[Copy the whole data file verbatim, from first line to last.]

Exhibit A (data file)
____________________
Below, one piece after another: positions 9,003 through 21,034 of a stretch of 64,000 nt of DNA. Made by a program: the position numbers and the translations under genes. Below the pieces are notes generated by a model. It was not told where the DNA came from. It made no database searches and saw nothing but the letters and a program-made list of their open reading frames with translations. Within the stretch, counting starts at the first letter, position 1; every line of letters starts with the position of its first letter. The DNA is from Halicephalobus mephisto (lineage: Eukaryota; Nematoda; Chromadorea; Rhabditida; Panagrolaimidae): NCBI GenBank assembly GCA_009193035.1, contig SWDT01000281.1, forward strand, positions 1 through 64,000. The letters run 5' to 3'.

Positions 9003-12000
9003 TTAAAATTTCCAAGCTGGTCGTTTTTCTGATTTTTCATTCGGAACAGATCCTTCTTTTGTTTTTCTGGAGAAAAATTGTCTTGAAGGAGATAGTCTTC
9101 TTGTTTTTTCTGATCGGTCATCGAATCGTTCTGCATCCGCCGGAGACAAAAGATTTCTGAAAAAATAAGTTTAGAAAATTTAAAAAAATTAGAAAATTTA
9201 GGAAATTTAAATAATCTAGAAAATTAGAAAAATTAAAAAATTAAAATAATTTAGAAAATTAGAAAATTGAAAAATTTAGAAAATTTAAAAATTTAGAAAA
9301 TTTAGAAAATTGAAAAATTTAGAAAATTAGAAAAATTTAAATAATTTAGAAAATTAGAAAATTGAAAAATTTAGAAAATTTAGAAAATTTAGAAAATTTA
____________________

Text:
Below, one piece after another: positions 9,003 through 21,034 of a stretch of 64,000 nt of DNA. Made by a program: the position numbers and the translations under genes. Below the pieces are notes generated by a model. It was not told where the DNA came from. It made no database searches and saw nothing but the letters and a program-made list of their open reading frames with translations. Within the stretch, counting starts at the first letter, position 1; every line of letters starts with the position of its first letter. The DNA is from Halicephalobus mephisto (lineage: Eukaryota; Nematoda; Chromadorea; Rhabditida; Panagrolaimidae): NCBI GenBank assembly GCA_009193035.1, contig SWDT01000281.1, forward strand, positions 1 through 64,000. The letters run 5' to 3'.

Positions 9003-12000
9003 TTAAAATTTCCAAGCTGGTCGTTTTTCTGATTTTTCATTCGGAACAGATCCTTCTTTTGTTTTTCTGGAGAAAAATTGTCTTGAAGGAGATAGTCTTC
9101 TTGTTTTTTCTGATCGGTCATCGAATCGTTCTGCATCCGCCGGAGACAAAAGATTTCTGAAAAAATAAGTTTAGAAAATTTAAAAAAATTAGAAAATTTA
9201 GGAAATTTAAATAATCTAGAAAATTAGAAAAATTAAAAAATTAAAATAATTTAGAAAATTAGAAAATTGAAAAATTTAGAAAATTTAAAAATTTAGAAAA
9301 TTTAGAAAATTGAAAAATTTAGAAAATTAGAAAAATTTAAATAATTTAGAAAATTAGAAAATTGAAAAATTTAGAAAATTTAGAAAATTTAGAAAATTTA